Sunday

18th Nov 2018

EU urges Texas to halt executions

The European Union has strongly criticised death penalties carried out in Texas, calling on its authorities to halt the 400th execution in the US state.

In a statement released on Tuesday (21 August), the Portuguese EU presidency said the bloc viewed with "great regret" the upcoming executions and urged Texas Governor Rick Perry to halt them and consider a moratorium on the death penalty.

Read and decide

Join EUobserver today

Support quality EU news

Get instant access to all articles — and 18 year's of archives. 30 days free trial.

... or join as a group

"We believe that elimination of the death penalty is fundamental to the protection of human dignity, and to the progressive development of human rights. We further consider this punishment to be cruel and inhumane," Lisbon stated on behalf of the EU.

"There is no evidence to suggest that the use of the death penalty serves as a deterrent against violent crime and the irreversibility of the punishment means that miscarriages of justice - which are inevitable in all legal systems – cannot be redressed."

On Wednesday the 400 mark since capital punishment was reintroduced in Texas in 1976 is due to be reached with the execution of 32-year old Johnny Ray Conner for killing a grocery store clerk in 1998.

Commenting on the EU's appeal to call off his death sentence, Governor Perry replied that it would be a "just and appropriate" punishment for the murderer.

"Texans long ago decided the death penalty is a just and appropriate punishment for the most horrible crimes committed against our citizens," his spokesman told the BBC.

"Two hundred and thirty years ago, our forefathers fought a war to throw off the yoke of a European monarch and gain the freedom of self-determination," he pointed out, adding "While we respect our friends in Europe, Texans are doing just fine governing Texas."

Texas has carried out about a third of around 1,100 executions that have taken place in the US since the country's Supreme Court lifted a ban on death penalty in 1976, according to the Washington-based Death Penalty Information Center.

EU initiatives against death penalty

For its part, the EU has abolished capital punishment throughout its 27 member states.

The same principle is also applied across the wider Council of Europe organisation which links together 47 countries across the European continent.

In February, the EU's legislature adopted a resolution calling for a global moratorium on the death penalty, with several member states - particularly Italy - lobbying for the same initiative through the United Nations General Assembly.

The death penalty is currently legal in 68 countries, although 30 of them have not used it for at least ten years.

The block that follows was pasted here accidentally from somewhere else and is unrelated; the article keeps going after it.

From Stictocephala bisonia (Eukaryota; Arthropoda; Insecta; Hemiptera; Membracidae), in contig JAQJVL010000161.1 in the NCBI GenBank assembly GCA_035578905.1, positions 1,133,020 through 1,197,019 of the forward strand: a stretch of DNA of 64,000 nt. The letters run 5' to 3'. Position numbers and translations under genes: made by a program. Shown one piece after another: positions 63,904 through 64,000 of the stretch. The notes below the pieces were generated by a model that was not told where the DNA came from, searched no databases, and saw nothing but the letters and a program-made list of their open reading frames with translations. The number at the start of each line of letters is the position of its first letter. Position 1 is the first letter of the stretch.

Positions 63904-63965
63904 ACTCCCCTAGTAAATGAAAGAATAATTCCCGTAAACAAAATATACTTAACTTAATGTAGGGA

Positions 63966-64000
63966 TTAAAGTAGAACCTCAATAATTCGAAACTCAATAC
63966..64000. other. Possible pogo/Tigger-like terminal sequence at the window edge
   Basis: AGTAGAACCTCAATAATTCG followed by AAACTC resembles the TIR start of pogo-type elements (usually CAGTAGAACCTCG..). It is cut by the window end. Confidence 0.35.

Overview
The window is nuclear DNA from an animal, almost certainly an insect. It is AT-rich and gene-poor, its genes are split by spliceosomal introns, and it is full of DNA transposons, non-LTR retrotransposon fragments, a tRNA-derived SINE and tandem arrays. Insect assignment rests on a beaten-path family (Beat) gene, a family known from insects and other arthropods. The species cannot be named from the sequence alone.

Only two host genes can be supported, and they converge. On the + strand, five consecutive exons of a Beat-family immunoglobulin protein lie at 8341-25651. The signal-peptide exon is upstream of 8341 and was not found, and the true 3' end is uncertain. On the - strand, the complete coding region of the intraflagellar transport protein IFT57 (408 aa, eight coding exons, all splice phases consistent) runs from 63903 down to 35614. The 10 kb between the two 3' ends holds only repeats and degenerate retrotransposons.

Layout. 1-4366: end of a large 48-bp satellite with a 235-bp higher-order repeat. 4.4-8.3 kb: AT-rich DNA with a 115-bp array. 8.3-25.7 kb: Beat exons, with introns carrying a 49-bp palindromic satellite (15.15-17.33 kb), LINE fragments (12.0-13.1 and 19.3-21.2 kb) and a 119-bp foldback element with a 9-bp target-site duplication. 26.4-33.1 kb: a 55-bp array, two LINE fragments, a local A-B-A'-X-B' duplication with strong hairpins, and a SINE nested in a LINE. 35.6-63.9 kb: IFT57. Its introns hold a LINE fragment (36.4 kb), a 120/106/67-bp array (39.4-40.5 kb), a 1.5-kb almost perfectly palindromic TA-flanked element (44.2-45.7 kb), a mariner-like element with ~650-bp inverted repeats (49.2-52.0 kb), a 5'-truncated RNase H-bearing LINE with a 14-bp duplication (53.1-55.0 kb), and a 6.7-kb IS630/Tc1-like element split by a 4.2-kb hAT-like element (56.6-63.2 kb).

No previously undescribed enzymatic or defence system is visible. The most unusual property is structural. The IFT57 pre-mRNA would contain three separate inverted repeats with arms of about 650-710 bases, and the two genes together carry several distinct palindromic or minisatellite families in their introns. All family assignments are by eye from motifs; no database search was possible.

EU and China perform tricky diplomatic dance

EU and China relations kicked off 15 years ago after signing a strategic partnership. Trade has increased dramatically but human rights and other issues remain tricky as the two seek to defend international law and international trade.

News in Brief

  1. US warns EU banks and firms against trading with Iran
  2. Merkel urged Romania not to move embassy to Jerusalem
  3. Protesters call for Czech leader to step down
  4. Former German chancellor labelled 'enemy' of Ukraine
  5. French lead opposition to Brexit deal on fisheries
  6. Private accounts of Danske Bank employees investigated
  7. UK's May defends Brexit deal to MPs, after ministers resign
  8. Brexit MP calls for 'no confidence' vote on May

Opinion

Macron's 'European army': why is everyone talking about it?

Few people commented on one key point in Macron's statement: he did not justify the idea of a European army by the need to intervene in Africa, which would have been France's traditional approach. Instead, he invoked the Russian threat,

Stakeholders' Highlights

  1. NORDIC COUNCIL OF MINISTERSTheresa May: “We will not be turning our backs on the Nordic region”
  2. International Partnership for Human RightsOpen letter to Emmanuel Macron ahead of Uzbek president's visit
  3. International Partnership for Human RightsRaising key human rights concerns during visit of Turkmenistan's foreign minister
  4. NORDIC COUNCIL OF MINISTERSState of the Nordic Region presented in Brussels
  5. NORDIC COUNCIL OF MINISTERSThe vital bioeconomy. New issue of “Sustainable Growth the Nordic Way” out now
  6. NORDIC COUNCIL OF MINISTERSThe Nordic gender effect goes international
  7. NORDIC COUNCIL OF MINISTERSPaula Lehtomaki from Finland elected as the Council's first female Secretary General
  8. NORDIC COUNCIL OF MINISTERSNordic design sets the stage at COP24, running a competition for sustainable chairs.
  9. Counter BalanceIn Kenya, a motorway funded by the European Investment Bank runs over roadside dwellers
  10. ACCACompany Law Package: Making the Best of Digital and Cross Border Mobility,
  11. International Partnership for Human RightsCivil Society Worried About Shortcomings in EU-Kyrgyzstan Human Rights Dialogue
  12. UNESDAThe European Soft Drinks Industry Supports over 1.7 Million Jobs

Latest News

  1. Brexit dominates EU affairs This WEEK
  2. How the EU commission got tunnel vision on self-driving cars
  3. No-confidence calls against May put Brexit deal in doubt
  4. Key points of the Brexit deal (if it ever comes into effect)
  5. Romania heaps scorn on 'revolting' EU criticism
  6. US steps in to clean up Cyprus
  7. 'Decisive progress' on Brexit as British cabinet backs deal
  8. Asylum for Macedonia's ex-PM puts Orban on spot

Join EUobserver

Support quality EU news

Join us